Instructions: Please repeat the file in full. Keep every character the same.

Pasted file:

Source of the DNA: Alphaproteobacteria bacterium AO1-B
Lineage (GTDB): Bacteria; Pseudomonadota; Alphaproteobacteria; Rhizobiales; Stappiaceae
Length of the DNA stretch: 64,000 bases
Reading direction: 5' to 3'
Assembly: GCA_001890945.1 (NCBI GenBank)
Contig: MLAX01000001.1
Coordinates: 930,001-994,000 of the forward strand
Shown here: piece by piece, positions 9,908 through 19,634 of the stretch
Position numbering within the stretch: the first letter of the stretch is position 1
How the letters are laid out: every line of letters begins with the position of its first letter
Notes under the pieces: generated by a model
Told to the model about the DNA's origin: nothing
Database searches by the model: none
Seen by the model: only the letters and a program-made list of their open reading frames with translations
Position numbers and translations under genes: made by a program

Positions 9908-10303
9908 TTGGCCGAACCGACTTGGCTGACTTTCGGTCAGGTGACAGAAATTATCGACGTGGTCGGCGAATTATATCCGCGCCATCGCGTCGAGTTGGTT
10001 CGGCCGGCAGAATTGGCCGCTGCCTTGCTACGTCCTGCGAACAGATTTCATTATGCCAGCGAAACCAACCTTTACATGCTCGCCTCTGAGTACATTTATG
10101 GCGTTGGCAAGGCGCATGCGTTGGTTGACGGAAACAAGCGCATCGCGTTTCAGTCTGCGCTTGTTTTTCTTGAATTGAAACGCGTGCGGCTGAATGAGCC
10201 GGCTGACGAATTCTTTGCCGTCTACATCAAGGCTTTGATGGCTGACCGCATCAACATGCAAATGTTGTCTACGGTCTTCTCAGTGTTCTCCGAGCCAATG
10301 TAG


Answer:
Source of the DNA: Alphaproteobacteria bacterium AO1-B
Lineage (GTDB): Bacteria; Pseudomonadota; Alphaproteobacteria; Rhizobiales; Stappiaceae
Length of the DNA stretch: 64,000 bases
Reading direction: 5' to 3'
Assembly: GCA_001890945.1 (NCBI GenBank)
Contig: MLAX01000001.1
Coordinates: 930,001-994,000 of the forward strand
Shown here: piece by piece, positions 9,908 through 19,634 of the stretch
Position numbering within the stretch: the first letter of the stretch is position 1
How the letters are laid out: every line of letters begins with the position of its first letter
Notes under the pieces: generated by a model
Told to the model about the DNA's origin: nothing
Database searches by the model: none
Seen by the model: only the letters and a program-made list of their open reading frames with translations
Position numbers and translations under genes: made by a program

Positions 9908-10303
9908 TTGGCCGAACCGACTTGGCTGACTTTCGGTCAGGTGACAGAAATTATCGACGTGGTCGGCGAATTATATCCGCGCCATCGCGTCGAGTTGGTT
10001 CGGCCGGCAGAATTGGCCGCTGCCTTGCTACGTCCTGCGAACAGATTTCATTATGCCAGCGAAACCAACCTTTACATGCTCGCCTCTGAGTACATTTATG
10101 GCGTTGGCAAGGCGCATGCGTTGGTTGACGGAAACAAGCGCATCGCGTTTCAGTCTGCGCTTGTTTTTCTTGAATTGAAACGCGTGCGGCTGAATGAGCC
10201 GGCTGACGAATTCTTTGCCGTCTACATCAAGGCTTTGATGGCTGACCGCATCAACATGCAAATGTTGTCTACGGTCTTCTCAGTGTTCTCCGAGCCAATG
10301 TAG